I am now a Dr. and am inevitably facing the problem of explaining my research project. Below I have done my best to provide an accessible summary of my dissertation. Now that I am finished, my hope is to post here more regularly about future work and what I am reading and thinking about.
My dissertation “Meeting Places” presents a reconceptualization of the relationship between science and literature in the first half of the twentieth century. This historical moment was not a time in which the two became opposed, as is usually thought; instead, they coexisted and were in dialogue with one another. Borrowing the notion of a meeting place from the poet Muriel Rukeyser—one of the subjects of my dissertation—I delineate an imaginative space shared by scientists, philosophers, and poets concerned with the possibilities and dangers of technoscientific modernity. Exploring the literary side of this exchange, I present American literary modernism as engaged in a rethinking of history, agency, and sociality that continues, rather than opposes, contemporaneous efforts in the sciences. The writings of twentieth-century modernist authors—W.E.B. Du Bois, William Carlos Williams, and Muriel Rukeyser—worked to bring scientific discourses to the general American public by laying bare how science might serve as a progressive and imaginative force advancing the United States’ social democratic project. In the course of making those efforts, they also rethought the cultural force of science by calling attention to the poetic modality of the American scientific imagination.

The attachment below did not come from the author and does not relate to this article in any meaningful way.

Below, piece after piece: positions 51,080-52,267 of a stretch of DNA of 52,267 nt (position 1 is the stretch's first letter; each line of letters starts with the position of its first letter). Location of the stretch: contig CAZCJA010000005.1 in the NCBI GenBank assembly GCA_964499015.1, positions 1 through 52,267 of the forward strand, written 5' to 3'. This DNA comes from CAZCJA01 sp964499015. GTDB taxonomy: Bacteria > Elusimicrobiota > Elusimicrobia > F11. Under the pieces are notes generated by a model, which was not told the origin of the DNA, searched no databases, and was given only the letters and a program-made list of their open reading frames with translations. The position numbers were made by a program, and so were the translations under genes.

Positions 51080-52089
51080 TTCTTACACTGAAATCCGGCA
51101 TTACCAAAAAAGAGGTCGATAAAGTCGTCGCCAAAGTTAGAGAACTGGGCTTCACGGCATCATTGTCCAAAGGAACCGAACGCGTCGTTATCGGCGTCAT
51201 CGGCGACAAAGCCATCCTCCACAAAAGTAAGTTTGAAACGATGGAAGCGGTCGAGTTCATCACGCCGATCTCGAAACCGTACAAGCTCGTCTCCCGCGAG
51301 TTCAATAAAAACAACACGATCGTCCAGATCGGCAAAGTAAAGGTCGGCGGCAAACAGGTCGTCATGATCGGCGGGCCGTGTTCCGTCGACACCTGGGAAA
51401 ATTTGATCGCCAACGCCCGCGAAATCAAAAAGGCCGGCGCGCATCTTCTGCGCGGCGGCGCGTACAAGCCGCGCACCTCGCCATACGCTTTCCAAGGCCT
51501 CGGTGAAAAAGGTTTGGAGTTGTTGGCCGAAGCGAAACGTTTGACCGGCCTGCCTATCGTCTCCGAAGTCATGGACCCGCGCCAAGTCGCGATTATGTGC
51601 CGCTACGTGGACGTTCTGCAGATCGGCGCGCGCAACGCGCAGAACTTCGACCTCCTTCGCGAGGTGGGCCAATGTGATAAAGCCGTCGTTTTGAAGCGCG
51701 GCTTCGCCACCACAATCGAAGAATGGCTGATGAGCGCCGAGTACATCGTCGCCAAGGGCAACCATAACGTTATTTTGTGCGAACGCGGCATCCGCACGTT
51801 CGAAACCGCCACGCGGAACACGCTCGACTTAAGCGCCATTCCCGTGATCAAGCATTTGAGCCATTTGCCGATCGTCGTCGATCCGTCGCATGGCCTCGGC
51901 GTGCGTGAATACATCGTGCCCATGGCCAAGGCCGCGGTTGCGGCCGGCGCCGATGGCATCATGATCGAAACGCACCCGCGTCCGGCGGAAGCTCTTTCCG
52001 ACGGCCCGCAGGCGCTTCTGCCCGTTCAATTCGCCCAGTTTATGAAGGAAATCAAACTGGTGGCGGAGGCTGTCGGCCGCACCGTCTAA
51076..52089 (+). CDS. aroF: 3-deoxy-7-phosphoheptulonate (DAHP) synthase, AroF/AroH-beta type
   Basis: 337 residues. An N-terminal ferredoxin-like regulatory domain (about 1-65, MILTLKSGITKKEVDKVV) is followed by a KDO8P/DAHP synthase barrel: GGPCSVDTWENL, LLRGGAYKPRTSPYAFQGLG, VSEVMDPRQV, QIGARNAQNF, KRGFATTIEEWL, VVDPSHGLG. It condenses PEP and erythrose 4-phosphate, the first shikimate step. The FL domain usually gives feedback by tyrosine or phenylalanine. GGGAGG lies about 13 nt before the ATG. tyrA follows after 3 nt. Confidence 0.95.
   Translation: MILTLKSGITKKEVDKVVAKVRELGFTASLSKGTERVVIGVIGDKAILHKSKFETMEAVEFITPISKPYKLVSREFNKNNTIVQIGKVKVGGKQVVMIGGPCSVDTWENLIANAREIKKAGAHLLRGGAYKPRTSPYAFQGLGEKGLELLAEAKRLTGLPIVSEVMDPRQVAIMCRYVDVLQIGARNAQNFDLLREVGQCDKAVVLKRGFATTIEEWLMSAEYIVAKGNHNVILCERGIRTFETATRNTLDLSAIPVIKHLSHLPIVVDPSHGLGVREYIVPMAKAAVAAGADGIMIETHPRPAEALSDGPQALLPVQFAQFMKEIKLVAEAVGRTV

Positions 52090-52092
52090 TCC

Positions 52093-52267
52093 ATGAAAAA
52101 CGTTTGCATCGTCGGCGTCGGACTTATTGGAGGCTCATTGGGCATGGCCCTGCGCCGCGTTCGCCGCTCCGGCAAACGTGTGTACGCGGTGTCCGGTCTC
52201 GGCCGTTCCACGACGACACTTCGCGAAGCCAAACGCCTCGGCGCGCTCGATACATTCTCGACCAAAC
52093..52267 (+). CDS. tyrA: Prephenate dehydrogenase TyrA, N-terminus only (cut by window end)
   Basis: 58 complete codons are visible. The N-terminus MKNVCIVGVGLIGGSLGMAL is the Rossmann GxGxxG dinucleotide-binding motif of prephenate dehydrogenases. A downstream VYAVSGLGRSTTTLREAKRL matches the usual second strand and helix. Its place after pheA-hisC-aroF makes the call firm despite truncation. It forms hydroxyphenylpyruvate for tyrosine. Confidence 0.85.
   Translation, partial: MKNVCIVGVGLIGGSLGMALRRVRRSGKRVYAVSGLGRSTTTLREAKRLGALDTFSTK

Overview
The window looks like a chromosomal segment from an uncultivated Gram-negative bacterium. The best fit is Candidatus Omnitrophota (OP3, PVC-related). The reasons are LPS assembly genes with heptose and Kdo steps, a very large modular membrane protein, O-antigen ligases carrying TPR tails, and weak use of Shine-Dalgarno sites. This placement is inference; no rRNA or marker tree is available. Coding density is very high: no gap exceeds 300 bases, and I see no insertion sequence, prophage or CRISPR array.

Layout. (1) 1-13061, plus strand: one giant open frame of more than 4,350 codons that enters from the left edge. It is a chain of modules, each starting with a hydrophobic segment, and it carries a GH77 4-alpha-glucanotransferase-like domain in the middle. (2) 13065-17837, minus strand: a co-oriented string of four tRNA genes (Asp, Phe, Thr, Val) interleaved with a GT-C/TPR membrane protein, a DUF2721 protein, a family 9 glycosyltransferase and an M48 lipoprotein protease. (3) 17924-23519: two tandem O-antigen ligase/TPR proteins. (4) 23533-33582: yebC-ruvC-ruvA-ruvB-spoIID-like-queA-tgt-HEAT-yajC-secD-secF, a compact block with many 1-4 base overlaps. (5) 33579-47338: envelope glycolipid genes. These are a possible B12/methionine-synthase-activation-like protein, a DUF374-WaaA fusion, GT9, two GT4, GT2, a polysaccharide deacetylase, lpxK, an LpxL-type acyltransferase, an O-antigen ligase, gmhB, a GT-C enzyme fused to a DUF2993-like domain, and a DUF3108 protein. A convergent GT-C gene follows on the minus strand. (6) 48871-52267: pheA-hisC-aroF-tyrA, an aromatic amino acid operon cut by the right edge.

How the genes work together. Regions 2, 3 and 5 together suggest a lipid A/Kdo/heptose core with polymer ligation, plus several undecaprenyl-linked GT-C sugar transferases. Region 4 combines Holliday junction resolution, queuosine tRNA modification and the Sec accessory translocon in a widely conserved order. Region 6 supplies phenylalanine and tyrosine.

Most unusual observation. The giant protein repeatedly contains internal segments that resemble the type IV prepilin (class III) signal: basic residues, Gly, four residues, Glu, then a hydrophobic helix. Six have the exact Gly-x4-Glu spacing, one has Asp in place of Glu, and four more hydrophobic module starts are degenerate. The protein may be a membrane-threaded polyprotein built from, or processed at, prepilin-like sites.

As I show in my introduction, these modernist writers were influenced by nineteenth-century Transcendentalist Ralph Waldo Emerson, as well as by turn-of-the-century and twentieth-century pragmatist philosopher John Dewey. They tamped down their predecessors’ Romanticism, though, in order to bring the literary imagination down to earth, where the scientific one operates. In a corresponding manner, they insisted upon the multiplicity of imaginative modes in the sciences. Ideational without being idealistic, pluralized rather than monolithic, these authors sought to further the country’s democratic project through their delineation of science and literature’s shared foundation in a common, often overlooked imaginative enterprise. This foundation emphasized chance and process and thus multiple opportunities for individuals to seize agency and freedom, rather than determinism and categorical logics that too often foreclose said agency and freedom or even result in systemic oppressions. In this schema, readers and the general public could become active participants in, rather than passive consumers or pupils of, aesthetic and scientific endeavors to transform lived conditions. At this critical juncture in the history of American modernity and modernization, in acknowledging a shared foundation in an active and co-participatory and unpredictable imagination, modernist poet and modern scientist might partner in the reshaping of the nation and invite their readers and the citizenry to take part.